Preparing Your Home While You Are Out on the Road

If you’re planning on hitting the road this fall for a long road trip, you’re going to be leaving your house uninhabited for a while. Leaving for an extended period of time in your RV is identical to leaving your home for any other vacation: it just takes a little bit of planning and prep to make sure that your house is in as good shape when you return as it was when you left, whether you’re gone a month or half a year.

Cut Off the Water Supply

The same goes for water: head to your main water valve and turn it off. You’ll lessen the chance that flooding will occur while you’re away and prevent money from dripping from your faucet one penny at a time.

Make Arrangements with Someone You Can Trust

Whether a neighbor, friend, work buddy, or family member, make arrangements with someone you can trust to go by your house periodically to check for mail, water your plants, and ensure that the house remains locked up tight. They can also inspect the house every once in a while to make sure that no disasters have happened.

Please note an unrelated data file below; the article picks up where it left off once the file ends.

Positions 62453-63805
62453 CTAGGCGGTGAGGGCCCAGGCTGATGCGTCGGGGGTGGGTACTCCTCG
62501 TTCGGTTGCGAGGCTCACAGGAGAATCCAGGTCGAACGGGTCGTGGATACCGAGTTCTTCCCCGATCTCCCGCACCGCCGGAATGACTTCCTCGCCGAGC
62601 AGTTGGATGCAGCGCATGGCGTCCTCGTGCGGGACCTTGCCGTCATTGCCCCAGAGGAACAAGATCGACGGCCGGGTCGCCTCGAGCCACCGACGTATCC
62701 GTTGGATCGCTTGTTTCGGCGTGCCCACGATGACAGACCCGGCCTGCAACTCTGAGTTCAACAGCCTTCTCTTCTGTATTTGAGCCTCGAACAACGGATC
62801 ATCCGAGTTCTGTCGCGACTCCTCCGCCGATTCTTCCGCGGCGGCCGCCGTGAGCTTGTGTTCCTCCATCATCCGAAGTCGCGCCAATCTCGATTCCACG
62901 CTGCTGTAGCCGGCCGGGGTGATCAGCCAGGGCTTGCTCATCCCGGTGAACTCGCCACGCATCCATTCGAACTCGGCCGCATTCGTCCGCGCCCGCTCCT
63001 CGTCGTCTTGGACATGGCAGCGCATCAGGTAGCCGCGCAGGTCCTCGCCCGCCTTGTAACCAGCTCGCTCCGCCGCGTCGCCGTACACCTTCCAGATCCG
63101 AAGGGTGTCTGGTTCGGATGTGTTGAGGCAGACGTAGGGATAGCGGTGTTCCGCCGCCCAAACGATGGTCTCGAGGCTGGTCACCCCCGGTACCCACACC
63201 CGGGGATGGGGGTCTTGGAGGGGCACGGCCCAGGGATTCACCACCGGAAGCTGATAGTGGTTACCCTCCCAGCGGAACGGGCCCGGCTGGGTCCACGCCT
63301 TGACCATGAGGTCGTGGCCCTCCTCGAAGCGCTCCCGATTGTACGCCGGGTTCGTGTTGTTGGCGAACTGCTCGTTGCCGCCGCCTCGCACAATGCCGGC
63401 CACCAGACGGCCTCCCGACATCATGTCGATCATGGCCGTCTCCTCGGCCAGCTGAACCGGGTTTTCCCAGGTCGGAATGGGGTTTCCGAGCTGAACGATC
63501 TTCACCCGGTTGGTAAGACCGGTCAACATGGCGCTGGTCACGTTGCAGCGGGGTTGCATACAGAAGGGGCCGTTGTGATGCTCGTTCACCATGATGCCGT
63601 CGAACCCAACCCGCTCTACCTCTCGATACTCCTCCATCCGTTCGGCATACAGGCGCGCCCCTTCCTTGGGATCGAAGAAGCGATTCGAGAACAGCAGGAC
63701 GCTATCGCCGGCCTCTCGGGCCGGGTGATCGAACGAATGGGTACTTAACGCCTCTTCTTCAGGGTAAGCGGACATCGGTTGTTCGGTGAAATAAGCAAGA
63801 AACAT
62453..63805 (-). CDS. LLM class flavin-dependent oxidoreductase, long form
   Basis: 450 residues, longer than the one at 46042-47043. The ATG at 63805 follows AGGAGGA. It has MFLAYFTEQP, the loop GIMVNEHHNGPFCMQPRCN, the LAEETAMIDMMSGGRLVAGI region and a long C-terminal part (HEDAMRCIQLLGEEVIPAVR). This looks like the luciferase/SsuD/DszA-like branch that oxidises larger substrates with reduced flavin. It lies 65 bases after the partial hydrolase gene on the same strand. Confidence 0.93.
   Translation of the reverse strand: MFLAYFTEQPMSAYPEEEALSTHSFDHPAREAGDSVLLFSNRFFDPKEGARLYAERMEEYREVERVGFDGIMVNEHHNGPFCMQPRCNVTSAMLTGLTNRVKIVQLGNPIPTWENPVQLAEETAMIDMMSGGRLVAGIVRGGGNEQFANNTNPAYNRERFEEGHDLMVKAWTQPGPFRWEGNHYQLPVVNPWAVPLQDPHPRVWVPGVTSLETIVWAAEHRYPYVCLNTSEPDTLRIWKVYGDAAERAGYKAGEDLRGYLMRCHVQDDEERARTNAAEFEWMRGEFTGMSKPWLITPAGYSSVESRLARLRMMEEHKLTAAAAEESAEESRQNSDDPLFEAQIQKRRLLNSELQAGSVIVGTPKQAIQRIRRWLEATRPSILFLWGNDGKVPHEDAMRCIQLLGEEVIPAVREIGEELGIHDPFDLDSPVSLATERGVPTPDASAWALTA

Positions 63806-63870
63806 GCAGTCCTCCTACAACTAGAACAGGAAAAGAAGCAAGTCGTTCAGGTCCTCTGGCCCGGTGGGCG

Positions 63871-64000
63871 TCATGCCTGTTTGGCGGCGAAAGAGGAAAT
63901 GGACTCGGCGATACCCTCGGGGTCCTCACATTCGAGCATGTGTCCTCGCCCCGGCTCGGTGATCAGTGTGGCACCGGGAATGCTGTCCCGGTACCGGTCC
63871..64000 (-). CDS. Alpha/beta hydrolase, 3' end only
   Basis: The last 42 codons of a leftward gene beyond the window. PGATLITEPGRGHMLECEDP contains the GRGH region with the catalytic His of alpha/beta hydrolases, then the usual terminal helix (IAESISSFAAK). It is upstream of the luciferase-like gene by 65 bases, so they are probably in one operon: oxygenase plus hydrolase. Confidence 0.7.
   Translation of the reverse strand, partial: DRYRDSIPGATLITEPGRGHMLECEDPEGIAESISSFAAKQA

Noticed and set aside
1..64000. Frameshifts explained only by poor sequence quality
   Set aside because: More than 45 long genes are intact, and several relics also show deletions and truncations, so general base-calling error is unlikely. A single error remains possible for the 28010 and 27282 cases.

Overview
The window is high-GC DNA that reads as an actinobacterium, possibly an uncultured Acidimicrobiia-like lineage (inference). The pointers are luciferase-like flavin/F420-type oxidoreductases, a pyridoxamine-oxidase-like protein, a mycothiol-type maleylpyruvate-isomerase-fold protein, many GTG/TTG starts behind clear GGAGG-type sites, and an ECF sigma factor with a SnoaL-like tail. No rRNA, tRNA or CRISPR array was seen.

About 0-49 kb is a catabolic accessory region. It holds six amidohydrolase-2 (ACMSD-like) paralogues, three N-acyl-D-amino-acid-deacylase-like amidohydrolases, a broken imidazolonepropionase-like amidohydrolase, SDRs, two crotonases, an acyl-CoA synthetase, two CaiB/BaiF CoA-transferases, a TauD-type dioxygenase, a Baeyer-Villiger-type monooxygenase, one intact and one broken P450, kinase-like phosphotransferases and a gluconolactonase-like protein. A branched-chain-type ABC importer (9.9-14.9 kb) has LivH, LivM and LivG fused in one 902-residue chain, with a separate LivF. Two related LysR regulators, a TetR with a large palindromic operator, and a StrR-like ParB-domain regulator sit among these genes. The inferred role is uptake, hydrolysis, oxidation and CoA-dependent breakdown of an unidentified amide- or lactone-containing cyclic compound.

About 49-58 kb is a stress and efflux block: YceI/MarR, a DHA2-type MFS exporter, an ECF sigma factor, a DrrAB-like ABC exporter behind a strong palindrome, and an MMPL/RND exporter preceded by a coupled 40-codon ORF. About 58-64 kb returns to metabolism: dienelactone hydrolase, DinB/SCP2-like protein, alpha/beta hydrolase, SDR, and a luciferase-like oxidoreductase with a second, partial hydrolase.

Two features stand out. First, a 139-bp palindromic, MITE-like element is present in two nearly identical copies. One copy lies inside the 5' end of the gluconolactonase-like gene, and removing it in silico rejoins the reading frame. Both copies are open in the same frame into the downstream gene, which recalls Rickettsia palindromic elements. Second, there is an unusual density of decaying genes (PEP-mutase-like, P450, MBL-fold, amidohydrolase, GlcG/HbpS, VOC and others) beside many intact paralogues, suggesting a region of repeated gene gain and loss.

Unplug and Turn Off

Not only should you consider turning off your fridge, but most any electronics as well. Go through the house and unplug lamps, televisions, appliances, and anything else that can draw power while you’re gone. No one will be using them, so why leave them plugged in? Unplugging helps to reduce the chances of an electrical fire as well. This step both saves money and helps to safeguard your house.

Throw Out Perishables

If you’re going to be gone a while, chances are that everything in your fridge is going to spoil. You don’t want to come back home after months away to find that your fridge is a toxic waste dump. Either throw out everything that’s perishable before you leave or take some of it with you so that you can eat it during your first week out on the road. Either way, consider shutting down your fridge completely if you want to save a bit on electricity.